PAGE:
The Painless Way To Reclaim Restful Sleep

Frustration from lack of restful sleep

Do not dwell in the past, do not dream of the future, concentrate the mind on the present moment.


It’s 3 am and you’re wide awake. You can’t stop thinking about all the things in your life that are wrong, or that could go wrong. You’re anxious and exhausted and have given up hope of getting restful sleep.

But…it doesn’t have to be this way!

There are plenty of ways to get back on track so you can enjoy these precious hours of sleep. They can help you wake up refreshed and ready for work the next morning.

What The Body Is Doing At 3 AM

Our bodies go through a transition in the middle of the night. Our body temperature starts to rise and breathing becomes lighter. This is the body’s way of preparing itself for being awake in a few hours.

After going through a stressful day, your body clock may be disrupted. In this case, the body will still react as if it is time to wake up even when you are still trying to get restful sleep.

To make things worse, the fast-approaching morning can add to your frustration. Feeling self-conscious about being awake will drive your mind deeper into a state of anxious wakefulness.

Why We Focus On Our Fears

When we wake up in the middle of the night, we can get stuck thinking about something that happened during our day. Out mental and physical energy is at its lowest point. Even the smallest problems can seem overwhelming and unsolvable. We may also feel like there’s no one around to help us, making us more anxious.

While the mind may appear to be problem-solving, it’s really stuck in a state of worry. Instead of looking at the issue with fresh eyes and perspective, your mind keeps going back to an unresolved problem or concern. Without adequate restful sleep to get back to its normal state, the mind can’t effectively solve these problems.

Quieting Our Thoughts For Restful Sleep

In these times of mental turmoil, we can turn to the practices of mindfulness and mediation. While the mind’s worries are focused inward on the “I” and its fears, we can shift that focus outward. We can do this by paying attention to the sensations we experience in our bodies like our breath rising and falling. Follow your breath as it flows through your belly – in and out. Are the breaths fast and short? Or are they slow and steady? Do this for 10-15 minutes, releasing tension with each breath.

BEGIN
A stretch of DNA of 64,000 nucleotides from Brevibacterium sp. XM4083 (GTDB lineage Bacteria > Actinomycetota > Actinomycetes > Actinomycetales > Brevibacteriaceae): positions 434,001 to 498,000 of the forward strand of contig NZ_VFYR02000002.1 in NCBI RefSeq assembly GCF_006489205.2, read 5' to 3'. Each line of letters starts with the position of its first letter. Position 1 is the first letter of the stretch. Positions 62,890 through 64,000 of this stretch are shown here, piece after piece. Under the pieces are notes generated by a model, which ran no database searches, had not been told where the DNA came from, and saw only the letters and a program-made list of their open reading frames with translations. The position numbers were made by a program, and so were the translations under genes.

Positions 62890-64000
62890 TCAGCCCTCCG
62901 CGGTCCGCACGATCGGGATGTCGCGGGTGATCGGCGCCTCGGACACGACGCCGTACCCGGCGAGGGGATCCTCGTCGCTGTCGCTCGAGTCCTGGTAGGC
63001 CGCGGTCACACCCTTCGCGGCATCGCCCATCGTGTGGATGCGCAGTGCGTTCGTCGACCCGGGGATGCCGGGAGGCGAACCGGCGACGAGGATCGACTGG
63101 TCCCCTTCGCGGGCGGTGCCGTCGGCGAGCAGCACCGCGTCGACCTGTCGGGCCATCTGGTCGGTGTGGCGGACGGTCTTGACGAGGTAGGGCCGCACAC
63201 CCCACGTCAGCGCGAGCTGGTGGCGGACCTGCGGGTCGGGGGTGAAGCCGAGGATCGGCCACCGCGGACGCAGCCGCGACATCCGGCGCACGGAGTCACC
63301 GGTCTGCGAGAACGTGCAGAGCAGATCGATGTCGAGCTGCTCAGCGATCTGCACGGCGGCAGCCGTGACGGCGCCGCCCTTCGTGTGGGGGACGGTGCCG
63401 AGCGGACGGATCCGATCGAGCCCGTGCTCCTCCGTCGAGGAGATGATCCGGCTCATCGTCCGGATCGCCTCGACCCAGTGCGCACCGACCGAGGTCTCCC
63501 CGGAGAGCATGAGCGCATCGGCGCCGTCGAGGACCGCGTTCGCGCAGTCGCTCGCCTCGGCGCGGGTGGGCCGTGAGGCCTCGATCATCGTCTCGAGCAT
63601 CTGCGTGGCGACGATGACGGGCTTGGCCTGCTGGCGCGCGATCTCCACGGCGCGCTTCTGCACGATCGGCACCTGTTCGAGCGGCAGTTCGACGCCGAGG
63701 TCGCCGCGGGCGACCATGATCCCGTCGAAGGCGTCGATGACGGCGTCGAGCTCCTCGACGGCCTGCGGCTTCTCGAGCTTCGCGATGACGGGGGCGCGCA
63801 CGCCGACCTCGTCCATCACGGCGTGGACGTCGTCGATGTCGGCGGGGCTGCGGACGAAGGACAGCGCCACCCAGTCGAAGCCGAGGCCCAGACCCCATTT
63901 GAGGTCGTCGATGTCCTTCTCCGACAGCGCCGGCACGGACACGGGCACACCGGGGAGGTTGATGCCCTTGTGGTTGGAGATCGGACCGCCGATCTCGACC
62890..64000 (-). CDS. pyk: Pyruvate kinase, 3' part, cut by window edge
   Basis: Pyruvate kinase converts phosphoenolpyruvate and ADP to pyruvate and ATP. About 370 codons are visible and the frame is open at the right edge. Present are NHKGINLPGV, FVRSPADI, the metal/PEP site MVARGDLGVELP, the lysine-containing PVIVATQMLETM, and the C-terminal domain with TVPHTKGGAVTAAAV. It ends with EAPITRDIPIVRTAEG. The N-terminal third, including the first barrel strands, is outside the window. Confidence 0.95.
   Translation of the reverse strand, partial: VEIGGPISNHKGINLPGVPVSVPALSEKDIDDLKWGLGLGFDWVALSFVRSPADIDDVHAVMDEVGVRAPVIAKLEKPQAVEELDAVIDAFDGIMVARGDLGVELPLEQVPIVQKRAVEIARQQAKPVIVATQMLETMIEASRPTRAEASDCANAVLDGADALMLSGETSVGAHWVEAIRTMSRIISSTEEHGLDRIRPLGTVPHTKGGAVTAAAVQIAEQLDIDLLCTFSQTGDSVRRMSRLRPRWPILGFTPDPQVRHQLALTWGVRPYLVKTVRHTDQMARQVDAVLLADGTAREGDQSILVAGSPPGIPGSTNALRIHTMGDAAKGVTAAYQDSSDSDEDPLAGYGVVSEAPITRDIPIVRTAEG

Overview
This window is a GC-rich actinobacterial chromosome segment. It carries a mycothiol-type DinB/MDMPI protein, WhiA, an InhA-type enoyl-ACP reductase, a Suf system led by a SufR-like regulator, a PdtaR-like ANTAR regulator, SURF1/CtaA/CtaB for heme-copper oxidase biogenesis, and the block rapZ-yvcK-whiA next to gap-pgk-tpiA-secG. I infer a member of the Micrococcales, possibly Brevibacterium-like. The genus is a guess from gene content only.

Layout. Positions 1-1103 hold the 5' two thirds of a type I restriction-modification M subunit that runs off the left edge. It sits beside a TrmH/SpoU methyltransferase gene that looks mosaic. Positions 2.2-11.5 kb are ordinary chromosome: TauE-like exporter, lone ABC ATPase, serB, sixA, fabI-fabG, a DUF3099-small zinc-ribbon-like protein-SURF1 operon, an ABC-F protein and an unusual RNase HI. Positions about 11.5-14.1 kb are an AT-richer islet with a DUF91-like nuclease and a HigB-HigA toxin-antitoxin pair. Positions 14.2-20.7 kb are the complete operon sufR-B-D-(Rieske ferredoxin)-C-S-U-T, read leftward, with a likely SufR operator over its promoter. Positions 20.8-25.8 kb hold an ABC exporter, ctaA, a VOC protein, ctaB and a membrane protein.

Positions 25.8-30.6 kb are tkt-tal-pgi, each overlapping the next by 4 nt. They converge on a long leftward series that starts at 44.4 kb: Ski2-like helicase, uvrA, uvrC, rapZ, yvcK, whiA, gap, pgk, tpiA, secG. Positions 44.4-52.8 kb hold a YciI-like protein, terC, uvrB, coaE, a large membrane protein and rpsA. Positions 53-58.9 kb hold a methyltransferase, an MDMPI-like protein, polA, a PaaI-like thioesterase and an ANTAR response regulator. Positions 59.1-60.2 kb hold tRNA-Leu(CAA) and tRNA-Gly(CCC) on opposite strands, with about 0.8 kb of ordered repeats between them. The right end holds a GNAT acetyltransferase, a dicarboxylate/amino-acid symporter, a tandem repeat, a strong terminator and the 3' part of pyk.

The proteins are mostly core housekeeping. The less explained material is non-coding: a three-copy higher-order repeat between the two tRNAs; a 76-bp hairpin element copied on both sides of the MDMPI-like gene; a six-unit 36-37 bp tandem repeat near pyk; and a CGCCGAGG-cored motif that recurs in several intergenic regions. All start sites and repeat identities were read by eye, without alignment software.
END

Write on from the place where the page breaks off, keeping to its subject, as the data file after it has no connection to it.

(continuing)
Another technique I’ve used to fall asleep is doing a mental body scan. You can slowly scan through your body from your toes to the top of your head, paying attention to how each part feels. Are the muscles relaxed? Do they feel stressed? As you pass each body part, visualize turning off a switch and releasing all tension to the muscles.

If all else fails, you can turn on a dim light and do some reading. This will shift your attention away from your thoughts and allow your mind to quiet down.

So, the next time you find yourself lying awake at 3 am, remember that it’s normal to have anxious thoughts pop up in the middle of the night. Don’t judge yourself for this experience. Instead, use mindfulness to gently guide yourself away from your worries and back to restful sleep. And, be sure to spend more time dealing with your problems during the day so they don’t follow you into the night.

For a more in-depth look at how our bodies operate at night, take a look at this article 

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